17. Also, a service Comptroller, who is not an employee of the GSS, is to be appointed by the Prime Minister. The Comptroller will be subject to the provisions of the Internal Audit Law, 5752-1992, with slight modifications. Among other duties, the Comptroller is to assist the Government and the Ministerial Committee in fulfilling their various functions, and may be charged with other functions, including handling inquiries, complaints and disciplinary complaints against the GSS from the general public, as well as complaints by GSS employees.

18. In addition, the GSS will continue to be subject to the scrutiny of the State Comptroller by virtue of section 9 of the State Comptroller Law [Consolidated Version], 5718-1958, and of the Division for the Investigation of Police Misconduct in the Ministry of Justice under chapter 4.2 of the Police Ordinance [New Version], 5731-1971; and also, of course, to judicial review, first and foremost by the High Court of Justice.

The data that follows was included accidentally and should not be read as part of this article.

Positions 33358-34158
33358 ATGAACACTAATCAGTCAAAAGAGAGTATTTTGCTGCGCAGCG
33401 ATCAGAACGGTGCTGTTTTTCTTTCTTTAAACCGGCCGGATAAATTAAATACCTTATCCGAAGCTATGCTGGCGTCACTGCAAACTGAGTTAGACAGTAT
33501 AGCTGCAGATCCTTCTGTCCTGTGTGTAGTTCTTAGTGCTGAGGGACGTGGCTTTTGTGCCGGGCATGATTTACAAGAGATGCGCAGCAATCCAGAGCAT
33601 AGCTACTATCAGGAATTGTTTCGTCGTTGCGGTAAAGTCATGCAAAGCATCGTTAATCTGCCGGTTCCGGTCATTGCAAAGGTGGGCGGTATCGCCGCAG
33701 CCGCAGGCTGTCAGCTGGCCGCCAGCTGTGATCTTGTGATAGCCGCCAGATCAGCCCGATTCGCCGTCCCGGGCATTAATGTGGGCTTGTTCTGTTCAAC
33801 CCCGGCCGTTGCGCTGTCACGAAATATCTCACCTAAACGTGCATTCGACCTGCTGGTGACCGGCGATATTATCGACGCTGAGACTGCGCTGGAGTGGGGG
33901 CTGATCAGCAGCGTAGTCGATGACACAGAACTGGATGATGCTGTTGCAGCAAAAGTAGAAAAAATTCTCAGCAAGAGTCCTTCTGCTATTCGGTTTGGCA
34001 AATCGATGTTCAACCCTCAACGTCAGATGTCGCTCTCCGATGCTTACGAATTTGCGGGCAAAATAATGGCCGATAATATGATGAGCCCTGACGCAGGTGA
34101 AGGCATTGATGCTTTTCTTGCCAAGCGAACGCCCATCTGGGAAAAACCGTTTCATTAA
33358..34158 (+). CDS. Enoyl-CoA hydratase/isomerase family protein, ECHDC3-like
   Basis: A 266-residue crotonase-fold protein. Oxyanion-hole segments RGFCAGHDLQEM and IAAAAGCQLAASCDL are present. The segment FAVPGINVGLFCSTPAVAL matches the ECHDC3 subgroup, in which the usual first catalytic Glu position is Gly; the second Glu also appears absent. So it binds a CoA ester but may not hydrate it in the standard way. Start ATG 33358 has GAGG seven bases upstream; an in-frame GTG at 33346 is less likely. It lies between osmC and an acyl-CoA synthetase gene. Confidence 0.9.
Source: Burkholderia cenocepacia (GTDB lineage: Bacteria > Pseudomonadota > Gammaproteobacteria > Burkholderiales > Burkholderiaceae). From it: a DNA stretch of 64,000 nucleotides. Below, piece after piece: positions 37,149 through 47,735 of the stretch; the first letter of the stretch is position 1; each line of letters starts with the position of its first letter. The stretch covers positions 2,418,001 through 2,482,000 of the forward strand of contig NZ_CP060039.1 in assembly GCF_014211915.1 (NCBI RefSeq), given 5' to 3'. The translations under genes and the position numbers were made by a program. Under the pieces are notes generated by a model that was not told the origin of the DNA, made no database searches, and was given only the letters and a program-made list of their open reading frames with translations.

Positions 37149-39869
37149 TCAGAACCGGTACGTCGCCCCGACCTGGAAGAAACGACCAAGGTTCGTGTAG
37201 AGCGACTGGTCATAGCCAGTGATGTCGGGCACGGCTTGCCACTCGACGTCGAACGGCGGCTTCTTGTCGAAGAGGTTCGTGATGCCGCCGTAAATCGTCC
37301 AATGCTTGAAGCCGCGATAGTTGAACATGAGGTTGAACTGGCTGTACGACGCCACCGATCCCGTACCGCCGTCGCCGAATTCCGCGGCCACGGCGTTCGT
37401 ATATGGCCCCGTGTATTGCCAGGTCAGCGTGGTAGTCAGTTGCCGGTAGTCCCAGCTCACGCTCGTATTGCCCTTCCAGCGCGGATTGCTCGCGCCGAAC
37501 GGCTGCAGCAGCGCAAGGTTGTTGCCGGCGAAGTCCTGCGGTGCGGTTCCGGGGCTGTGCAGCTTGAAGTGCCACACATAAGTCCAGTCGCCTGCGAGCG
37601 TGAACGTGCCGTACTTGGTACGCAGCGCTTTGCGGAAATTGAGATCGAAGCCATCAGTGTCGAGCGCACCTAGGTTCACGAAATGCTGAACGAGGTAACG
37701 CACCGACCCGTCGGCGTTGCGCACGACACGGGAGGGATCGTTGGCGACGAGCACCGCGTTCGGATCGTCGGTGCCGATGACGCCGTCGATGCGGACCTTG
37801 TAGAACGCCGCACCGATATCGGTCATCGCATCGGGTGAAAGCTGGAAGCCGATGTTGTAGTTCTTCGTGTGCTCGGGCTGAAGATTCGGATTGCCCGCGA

19. The bill was adopted by the Israeli Government on 2 February 1998. It was then put on the Knesset table for further consideration.

Proposed amendment of the Evidence Ordinance

20. The proposed amendment seeks, inter alia, to bring the Evidence Ordinance [new Version] in line with Basic Law: Human Liberty and Dignity and with article 15 of the Convention. It is therefore discussed under that article.

Other measures bearing on the problem of torture and of cruel, inhuman or
degrading treatment or punishment

The Kremnitzer Committee